Significant changes to market structure tend to fuel technological innovation which enables market participants to handle those changes. Cloud-hosted SaaS technology is now recognised as an enabler for market participants to access liquidity, pricing, risk, and settlement to deal with these changes. Tech providers such as Integral are instrumental in assisting businesses through their SaaS offering.
The introduction of T+1 for US securities settlement is one example of how cloud can play a role in making this transition much smoother. With the start date for T+1 settlement less than a year away, there are multiple elements that need to be considered. For market participants in Europe and Asia sourcing the required currency via FX trades in order to purchase securities is a key consideration. Firms will be up against it under T+1 to match their equity trades and execute the FX trade required to source dollars, to be able settle to the equity trades in time.
Take a UK fund manager buying 10,000 shares of Apple at $200 dollars per share. Buying these shares would cost a fund manager $2 million dollars. If the fund manager wants to buy the shares, they will need to deliver the full amount of money on T+1 – otherwise the trade will fail. Perhaps the fund manager finds themselves in a situation where, once they account for all the various commissions, the overall number is $2,010,000.56. Therefore, to get an accurate net price to the cent, the fund manager needs confirmation of the trade from the back-office as quickly as possible, to then carry out the GBP/USD trade to make sure that the equity trade can settle in time.
This not atypical trading situation gets to the heart of the challenges firms face around T+1. Nothing changes in terms of how a trade settles, it is simply that firms have a much shorter amount of time to play with. It is no longer possible to wait an entire day to figure out what the final number is – everything needs to be completed a day earlier. Any non-US fund managers operate in their local currency, not dollars. Therefore, they will need to carry out the trade by converting sterling into the precise amount of dollars they need to deliver not just on Apple, but all their US cash equity trades. Essentially, this significantly compresses the timeframe in terms of how quickly a fund manager needs to get hold of dollars to complete what could be numerous US cash equities trades, all while ensuring the settlements have taken place within the day.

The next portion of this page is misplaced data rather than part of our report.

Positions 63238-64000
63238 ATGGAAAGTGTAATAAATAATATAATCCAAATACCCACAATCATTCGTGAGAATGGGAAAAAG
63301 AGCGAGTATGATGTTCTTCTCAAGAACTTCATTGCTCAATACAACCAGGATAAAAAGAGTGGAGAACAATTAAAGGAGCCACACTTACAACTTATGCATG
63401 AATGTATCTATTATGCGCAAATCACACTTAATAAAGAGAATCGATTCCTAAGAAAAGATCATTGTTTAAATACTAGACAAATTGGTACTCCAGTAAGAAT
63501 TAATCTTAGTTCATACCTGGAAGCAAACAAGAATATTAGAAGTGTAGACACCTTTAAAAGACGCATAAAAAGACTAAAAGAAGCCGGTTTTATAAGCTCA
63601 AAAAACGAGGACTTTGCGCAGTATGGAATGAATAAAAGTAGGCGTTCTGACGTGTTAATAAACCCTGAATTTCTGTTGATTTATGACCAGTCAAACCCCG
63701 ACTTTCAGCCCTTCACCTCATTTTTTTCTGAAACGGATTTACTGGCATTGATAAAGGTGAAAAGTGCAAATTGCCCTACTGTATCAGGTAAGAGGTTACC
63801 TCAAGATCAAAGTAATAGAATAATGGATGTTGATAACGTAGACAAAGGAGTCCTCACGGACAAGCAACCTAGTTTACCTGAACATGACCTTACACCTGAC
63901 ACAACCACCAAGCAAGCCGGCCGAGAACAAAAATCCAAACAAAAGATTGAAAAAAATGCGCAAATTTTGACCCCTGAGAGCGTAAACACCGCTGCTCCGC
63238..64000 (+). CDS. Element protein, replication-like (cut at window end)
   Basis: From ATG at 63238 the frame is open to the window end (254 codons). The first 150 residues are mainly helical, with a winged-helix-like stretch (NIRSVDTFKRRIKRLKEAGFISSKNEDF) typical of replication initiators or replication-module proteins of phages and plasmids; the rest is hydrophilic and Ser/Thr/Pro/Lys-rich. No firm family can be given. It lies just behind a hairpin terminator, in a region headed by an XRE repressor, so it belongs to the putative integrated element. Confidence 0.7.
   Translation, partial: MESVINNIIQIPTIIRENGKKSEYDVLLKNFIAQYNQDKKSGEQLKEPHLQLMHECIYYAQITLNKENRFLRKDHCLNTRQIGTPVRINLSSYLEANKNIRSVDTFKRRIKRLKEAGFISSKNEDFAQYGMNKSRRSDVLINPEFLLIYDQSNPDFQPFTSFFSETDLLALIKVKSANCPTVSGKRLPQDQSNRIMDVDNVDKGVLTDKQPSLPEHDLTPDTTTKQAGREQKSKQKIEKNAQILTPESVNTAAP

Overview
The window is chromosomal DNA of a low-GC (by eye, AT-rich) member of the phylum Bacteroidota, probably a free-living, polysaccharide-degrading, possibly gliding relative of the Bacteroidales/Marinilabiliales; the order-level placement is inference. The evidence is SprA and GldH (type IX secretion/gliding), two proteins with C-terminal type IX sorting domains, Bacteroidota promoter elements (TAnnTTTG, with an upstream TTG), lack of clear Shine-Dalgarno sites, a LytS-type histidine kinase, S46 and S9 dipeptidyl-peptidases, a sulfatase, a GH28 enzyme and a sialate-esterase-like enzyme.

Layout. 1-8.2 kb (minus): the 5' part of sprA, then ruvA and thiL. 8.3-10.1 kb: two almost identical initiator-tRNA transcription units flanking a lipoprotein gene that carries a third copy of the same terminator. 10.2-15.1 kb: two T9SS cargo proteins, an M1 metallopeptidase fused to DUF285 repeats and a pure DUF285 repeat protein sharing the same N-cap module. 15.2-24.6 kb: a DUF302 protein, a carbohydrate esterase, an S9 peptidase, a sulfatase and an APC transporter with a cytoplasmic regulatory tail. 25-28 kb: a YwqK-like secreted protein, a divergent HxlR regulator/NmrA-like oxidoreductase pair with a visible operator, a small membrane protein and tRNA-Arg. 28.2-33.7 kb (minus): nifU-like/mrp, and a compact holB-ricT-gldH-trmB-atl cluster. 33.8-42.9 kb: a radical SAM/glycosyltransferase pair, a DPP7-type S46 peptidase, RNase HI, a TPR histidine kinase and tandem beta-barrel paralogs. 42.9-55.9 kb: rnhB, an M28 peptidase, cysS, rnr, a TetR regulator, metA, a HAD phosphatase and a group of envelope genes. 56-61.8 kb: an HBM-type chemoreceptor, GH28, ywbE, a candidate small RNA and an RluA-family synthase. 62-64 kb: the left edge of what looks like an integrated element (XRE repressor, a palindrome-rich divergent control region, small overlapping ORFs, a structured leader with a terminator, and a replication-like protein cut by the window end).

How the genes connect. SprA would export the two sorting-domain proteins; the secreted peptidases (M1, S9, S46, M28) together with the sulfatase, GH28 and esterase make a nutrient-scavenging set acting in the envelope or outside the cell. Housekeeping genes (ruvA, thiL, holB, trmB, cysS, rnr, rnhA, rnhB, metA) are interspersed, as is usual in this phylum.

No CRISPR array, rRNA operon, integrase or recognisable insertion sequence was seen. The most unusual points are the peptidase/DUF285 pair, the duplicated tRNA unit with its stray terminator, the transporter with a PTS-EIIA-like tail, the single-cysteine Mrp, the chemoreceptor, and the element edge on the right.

The only solution to this predicament is much tighter integration between the equity and FX trading systems. As soon as the back-office has confirmed the US cash equities trade, this information needs to flow seamlessly to the FX trading systems with no room for errors. There is simply not enough time for manual intervention in the world of T+1. This is where cloud comes in. To achieve this level of automation, cloud technology can easily automate equity and FX workflows to help meet the shorter settlement requirements in a timely and efficient manner. With less than a year to go, firms will need to lean on their tech providers to give them the agility and flexibility of cloud-based technology, as this is the only way they can get a faster time to market and be cloud and clear in time for T+1.